ChrisTheRockGod
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#1
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#1
Here's a challenge for anyone doing AQA A2 English Language Variation and Change:
Identify and explain these features using linguistic terminology:

1. She come here yesterday.
2. It were worser than ever.
3. Is her ready yet?
4. She’s the girl what I saw.
5. We’re gooin’ for us dinners.
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michaelyus
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#2
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(Original post by ChrisTheRockGod)
1. She come here yesterday.
2. It were worser than ever.
3. Is her ready yet?
4. She’s the girl what I saw.
5. We’re gooin’ for us dinners.
I haven't done ENA5 yet, but I'll have a really simple try...

1. A non-standard inflection for past tense "to come" - it is taken as "come" rather than "came".
2. Non-standard inflection for past tense verb "to be" in an existential sentence. Non-standard inflection for comparative adjective "bad", becoming "worser" rather than "worse".
3. The use of a non-standard inflection for the subject form of "she" (remaining as "she" in standard English) in an interrogative-by-inversion.
4. The use of "what" as a relative pronoun regardless of animacy - in standard English, animate objects take "who" as a relative pronoun, which declines in this case to "whom" in the object/accusative case.
5. "Us" as object/accusative case in standard English declines to the possessive/genitive "our", but here the "us" functions as the possessive/genitive.


I don't know how in-depth the analysis should be. How are we meant to explain the change?
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ChrisTheRockGod
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(Original post by michaelyus)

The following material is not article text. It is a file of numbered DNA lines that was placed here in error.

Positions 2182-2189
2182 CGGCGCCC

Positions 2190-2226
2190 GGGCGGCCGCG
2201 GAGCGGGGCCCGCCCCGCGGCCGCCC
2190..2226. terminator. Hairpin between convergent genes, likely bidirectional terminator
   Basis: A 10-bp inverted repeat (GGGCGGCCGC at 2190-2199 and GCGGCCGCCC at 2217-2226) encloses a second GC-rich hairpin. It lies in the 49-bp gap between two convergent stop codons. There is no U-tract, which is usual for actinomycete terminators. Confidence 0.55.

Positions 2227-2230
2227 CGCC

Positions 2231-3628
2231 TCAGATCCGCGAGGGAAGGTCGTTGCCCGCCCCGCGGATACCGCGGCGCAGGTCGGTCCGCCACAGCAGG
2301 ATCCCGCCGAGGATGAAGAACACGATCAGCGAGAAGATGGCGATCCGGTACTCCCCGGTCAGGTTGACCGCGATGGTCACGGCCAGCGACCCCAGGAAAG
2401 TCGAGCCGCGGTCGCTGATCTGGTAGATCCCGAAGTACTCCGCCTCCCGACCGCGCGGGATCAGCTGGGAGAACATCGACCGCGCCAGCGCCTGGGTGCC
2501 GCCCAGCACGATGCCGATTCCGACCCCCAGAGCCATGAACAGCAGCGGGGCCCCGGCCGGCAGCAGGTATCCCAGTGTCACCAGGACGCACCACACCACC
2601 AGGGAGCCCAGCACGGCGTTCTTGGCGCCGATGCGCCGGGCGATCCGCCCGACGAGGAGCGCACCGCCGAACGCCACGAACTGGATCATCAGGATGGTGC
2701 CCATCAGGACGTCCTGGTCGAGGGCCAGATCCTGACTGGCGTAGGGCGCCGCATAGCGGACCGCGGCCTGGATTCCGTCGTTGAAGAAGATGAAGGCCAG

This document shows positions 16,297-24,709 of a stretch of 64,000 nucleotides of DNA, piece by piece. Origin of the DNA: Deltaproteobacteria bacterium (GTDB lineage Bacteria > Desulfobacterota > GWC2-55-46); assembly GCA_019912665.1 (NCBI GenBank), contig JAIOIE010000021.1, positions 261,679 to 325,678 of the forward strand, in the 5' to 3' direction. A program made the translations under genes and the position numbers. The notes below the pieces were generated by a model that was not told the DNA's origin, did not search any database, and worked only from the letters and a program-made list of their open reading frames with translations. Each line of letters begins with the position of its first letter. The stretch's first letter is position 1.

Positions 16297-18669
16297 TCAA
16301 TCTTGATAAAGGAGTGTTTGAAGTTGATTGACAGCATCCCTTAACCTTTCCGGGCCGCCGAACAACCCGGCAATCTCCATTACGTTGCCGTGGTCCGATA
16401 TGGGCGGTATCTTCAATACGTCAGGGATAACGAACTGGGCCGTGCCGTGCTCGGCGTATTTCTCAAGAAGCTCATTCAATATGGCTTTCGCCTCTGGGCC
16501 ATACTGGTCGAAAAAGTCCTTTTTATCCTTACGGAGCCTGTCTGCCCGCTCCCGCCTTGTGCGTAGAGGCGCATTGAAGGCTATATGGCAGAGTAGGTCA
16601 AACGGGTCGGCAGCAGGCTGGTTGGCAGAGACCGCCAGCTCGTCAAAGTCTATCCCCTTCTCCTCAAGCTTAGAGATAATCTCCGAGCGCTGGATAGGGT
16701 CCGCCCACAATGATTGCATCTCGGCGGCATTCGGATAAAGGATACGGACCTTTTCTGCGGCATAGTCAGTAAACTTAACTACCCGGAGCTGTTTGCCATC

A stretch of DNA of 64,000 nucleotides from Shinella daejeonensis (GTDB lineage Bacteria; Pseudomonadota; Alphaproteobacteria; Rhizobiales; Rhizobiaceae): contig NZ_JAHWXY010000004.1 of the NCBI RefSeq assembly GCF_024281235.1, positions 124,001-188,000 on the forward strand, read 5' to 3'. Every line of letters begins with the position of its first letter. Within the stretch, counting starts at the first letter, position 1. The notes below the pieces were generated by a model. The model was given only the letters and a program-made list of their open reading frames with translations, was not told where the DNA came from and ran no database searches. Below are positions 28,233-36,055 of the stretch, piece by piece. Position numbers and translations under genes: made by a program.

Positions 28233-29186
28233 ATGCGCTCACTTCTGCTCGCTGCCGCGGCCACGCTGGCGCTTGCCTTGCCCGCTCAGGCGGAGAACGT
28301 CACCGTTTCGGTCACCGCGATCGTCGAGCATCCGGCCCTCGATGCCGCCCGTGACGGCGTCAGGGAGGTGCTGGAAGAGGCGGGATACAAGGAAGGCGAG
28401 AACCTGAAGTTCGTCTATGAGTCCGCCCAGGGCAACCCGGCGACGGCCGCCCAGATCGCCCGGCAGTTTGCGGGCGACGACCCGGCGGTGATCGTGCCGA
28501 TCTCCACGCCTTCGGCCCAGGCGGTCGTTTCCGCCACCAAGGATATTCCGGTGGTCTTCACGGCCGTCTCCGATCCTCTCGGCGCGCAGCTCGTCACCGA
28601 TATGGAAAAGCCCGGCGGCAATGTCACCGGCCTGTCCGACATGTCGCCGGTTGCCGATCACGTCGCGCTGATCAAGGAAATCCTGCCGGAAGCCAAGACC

I haven't done ENA5 yet, but I'll have a really simple try...

1. A non-standard inflection for past tense "to come" - it is taken as "come" rather than "came".
2. Non-standard inflection for past tense verb "to be" in an existential sentence. Non-standard inflection for comparative adjective "bad", becoming "worser" rather than "worse".
3. The use of a non-standard inflection for the subject form of "she" (remaining as "she" in standard English) in an interrogative-by-inversion.
4. The use of "what" as a relative pronoun regardless of animacy - in standard English, animate objects take "who" as a relative pronoun, which declines in this case to "whom" in the object/accusative case.
5. "Us" as object/accusative case in standard English declines to the possessive/genitive "our", but here the "us" functions as the possessive/genitive.


I don't know how in-depth the analysis should be. How are we meant to explain the change?
What do you mean you haven't done ENA5 yet?! how come you can use terms like 'interrogative-by-inversion', 'accusative case', and genitive?
I don't/can't use those and I've got this exam on Tuesday :|
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michaelyus
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(Original post by ChrisTheRockGod)
What do you mean you haven't done ENA5 yet?! how come you can use terms like 'interrogative-by-inversion', 'accusative case', and genitive?
'Cos I did Latin GCSE. :p:

Interrogative-by-inversion is simply a sentence which has been made into an interrogative by inverting the subject and verb. In English it is only done with "to be" with a few others, although it is used in older styles of English. There are other ways in English to form questions.

Declarative statement = You do ENA5.
Interrogative-by-intonation = You do ENA5?
Interrogative with inversion under "to do" = Do you do ENA5?
Interrogative with inversion under negative "to do" (which seeks confirmation) = Don't you do ENA5?
Interrogative with a confirmation-seeking tag phrase = You do ENA5, don't you?
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abderraouf
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:|
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ChrisTheRockGod
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(Original post by abderraouf)
:|
lmao my thoughts exactly...
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